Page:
Coronavirus Disease 2019 (COVID-19) is expanding our vocabulary with terminology most have rarely or never heard: social distancing, shelter in place, flatten the curve, and, most recently, contact tracing.
Although this term has only recently been in the news, St. Charles County Department of Public Health staff has conducted “contact tracing” on COVID-19 positive individuals since March 18, when Public Health became aware of the first positive test. That individual and the more than 450 additional residents who have tested positive since have been interviewed by Public Health epidemiologists and nurses to determine who they had been in close contact with and might therefore be at higher risk of becoming infected themselves.
Then the real work begins because, depending on each individual situation, contacts could be from one or two to dozens and all are interviewed. “Stay at home” and other orders/guidance have made it easier to do contact tracing. Public Health staff say heeding county and state orders has cut the average number of contacts in half – from 10 to five in St. Charles County. Presently, the rate of known infections for St. Charles County is less than half the rate for the city of St. Louis.
“I hope that stay-at-home orders can be relaxed sooner, rather than later,” says County Executive Steve Ehlmann. “When they are, it will be even more important that we continue contact tracing and that individuals observe their quarantine orders. Contact tracing will actually reassure people it is safe to leave home. Customers will return to restaurants and nonessential businesses only if they feel safe from exposure to the virus.”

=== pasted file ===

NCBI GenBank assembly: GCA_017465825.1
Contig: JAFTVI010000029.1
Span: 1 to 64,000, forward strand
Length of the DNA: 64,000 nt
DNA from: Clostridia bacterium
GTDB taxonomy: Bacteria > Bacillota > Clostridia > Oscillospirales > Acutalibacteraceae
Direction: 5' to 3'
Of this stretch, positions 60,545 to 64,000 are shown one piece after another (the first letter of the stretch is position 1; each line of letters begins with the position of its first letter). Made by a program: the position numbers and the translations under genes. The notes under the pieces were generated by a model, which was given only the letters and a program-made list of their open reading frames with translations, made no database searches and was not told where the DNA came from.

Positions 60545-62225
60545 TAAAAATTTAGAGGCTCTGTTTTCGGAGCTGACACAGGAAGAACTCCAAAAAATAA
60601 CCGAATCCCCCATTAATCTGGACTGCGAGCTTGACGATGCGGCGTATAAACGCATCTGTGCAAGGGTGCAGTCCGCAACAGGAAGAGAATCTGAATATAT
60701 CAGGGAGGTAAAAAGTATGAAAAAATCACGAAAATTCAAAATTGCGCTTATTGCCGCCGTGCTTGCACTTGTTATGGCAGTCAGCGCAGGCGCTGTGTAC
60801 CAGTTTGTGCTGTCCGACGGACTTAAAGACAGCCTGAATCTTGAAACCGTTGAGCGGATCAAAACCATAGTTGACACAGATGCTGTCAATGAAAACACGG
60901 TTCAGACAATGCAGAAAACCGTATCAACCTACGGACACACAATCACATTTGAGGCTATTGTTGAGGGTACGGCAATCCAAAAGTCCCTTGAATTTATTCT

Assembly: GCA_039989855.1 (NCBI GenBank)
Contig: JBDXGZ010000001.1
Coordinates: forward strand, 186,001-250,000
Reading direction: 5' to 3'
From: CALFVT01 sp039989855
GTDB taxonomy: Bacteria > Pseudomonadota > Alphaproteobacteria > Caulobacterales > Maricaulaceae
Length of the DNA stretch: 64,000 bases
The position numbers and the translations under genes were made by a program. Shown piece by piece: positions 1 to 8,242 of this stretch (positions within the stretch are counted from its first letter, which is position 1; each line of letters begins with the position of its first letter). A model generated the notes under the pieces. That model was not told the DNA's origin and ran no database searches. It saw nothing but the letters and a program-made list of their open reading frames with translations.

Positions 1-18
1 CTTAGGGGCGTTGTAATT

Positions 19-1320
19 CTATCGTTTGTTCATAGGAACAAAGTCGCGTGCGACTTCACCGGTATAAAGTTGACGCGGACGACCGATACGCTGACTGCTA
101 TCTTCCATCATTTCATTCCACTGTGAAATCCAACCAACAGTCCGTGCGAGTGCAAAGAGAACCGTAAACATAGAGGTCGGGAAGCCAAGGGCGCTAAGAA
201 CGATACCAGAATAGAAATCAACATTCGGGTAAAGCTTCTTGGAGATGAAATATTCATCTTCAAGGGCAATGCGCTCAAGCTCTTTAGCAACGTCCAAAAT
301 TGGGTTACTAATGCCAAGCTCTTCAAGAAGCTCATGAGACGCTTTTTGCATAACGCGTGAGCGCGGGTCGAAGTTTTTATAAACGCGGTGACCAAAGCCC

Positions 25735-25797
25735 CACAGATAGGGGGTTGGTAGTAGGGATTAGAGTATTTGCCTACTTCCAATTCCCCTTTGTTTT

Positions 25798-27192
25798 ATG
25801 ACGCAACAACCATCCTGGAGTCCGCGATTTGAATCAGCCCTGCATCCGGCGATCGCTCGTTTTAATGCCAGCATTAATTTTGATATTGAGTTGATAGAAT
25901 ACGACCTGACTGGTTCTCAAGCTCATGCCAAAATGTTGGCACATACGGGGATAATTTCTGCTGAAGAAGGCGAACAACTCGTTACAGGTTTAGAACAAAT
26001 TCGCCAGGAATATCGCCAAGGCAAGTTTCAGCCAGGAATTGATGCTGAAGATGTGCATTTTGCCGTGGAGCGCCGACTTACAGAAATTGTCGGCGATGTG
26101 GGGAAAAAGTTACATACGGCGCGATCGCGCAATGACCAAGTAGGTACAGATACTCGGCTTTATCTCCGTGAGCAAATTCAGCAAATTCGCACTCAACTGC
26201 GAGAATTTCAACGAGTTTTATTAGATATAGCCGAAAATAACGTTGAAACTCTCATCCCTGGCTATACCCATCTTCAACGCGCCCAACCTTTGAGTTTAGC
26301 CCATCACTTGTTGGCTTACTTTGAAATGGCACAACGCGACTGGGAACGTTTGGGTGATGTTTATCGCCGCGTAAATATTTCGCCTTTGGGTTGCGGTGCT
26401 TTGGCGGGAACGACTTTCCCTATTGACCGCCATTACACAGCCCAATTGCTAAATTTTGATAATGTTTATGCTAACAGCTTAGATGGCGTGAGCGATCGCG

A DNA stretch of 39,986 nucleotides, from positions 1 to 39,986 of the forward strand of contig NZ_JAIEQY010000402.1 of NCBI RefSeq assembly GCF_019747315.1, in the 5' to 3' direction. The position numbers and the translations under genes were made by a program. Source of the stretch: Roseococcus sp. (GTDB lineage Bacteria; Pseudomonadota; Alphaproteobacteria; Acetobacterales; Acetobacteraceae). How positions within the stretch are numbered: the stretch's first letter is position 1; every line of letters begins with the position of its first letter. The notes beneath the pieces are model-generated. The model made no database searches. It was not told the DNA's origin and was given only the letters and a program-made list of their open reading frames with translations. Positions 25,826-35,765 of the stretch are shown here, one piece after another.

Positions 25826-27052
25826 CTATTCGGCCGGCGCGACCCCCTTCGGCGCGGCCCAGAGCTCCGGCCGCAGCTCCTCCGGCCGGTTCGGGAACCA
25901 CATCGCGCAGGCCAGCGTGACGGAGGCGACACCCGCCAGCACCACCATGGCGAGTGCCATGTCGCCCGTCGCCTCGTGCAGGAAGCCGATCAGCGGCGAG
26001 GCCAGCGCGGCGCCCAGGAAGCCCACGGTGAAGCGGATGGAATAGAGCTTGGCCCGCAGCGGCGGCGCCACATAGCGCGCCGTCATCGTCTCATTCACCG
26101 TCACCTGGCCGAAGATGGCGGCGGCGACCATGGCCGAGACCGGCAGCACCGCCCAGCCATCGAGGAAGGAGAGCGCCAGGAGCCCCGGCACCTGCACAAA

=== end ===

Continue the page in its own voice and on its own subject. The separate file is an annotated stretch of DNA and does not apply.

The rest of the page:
St. Charles County Government officials want to do everything they can to ensure that the people with whom the public comes in contact are not infected or exhibiting symptoms of the virus, Ehlmann says. To date, Public Health has monitored 826 individuals who have completed their quarantine and there are 495 residents presently on quarantine.
“We cannot get our local economy going by simply relaxing the stay-at-home restrictions,” says Ehlmann. “We need to build confidence in consumers that they can leave their homes and remain safe. Until we have more testing available, contact tracing is a critical component to reassure our citizens that everything possible is being done to make sure those who are infected continue to stay at home. The virus doesn’t move itself, it is transported from an infected person to other people, so all of us need to continue to minimize our contact with others to minimize its spread.”
On a normal day, St. Charles County has two epidemiologists, but COVID-19 has meant the County needs to pull in various resources in order to keep up with the volume. Nurses in the department, school nurses, law enforcement detectives and volunteers – part time and full time – are now part of a 15-person contact tracing team operating twelve hours a day, seven days a week.
“If the number of cases increases,” says Demetrius Cianci-Chapman, St. Charles County Director of Public Health, “our team will have to stretch into the need. I anticipate that before the number of positive tests level off and start to decrease, we will need to quickly train more staff and volunteers to conduct case investigations, contact tracing, monitoring and quarantine management.”
Cianci-Chapman said that to date his staff have traced about 2,000 individuals. Contact tracing for all communicable diseases in St. Charles County before COVID-19 was something that only required four full-time staff.
The contact tracing calls often require answering numerous questions people have about the virus itself, symptoms, quarantining, social distancing, and more. The St. Charles County Department of Public Health’s 75 employees are working on the front lines of COVID-19, staffing the County’s COVID-19 Information Hotline; doing data entry and analysis; conducting investigations; sending letters to those who may have been exposed to the virus; and following up daily with all who have been quarantined or isolated. Just staffing the hotline takes 14 people for each daily 12-hour shift.
Contact tracing will continue as long as there are more cases; the Public Health Department urges everyone to avoid contact with others.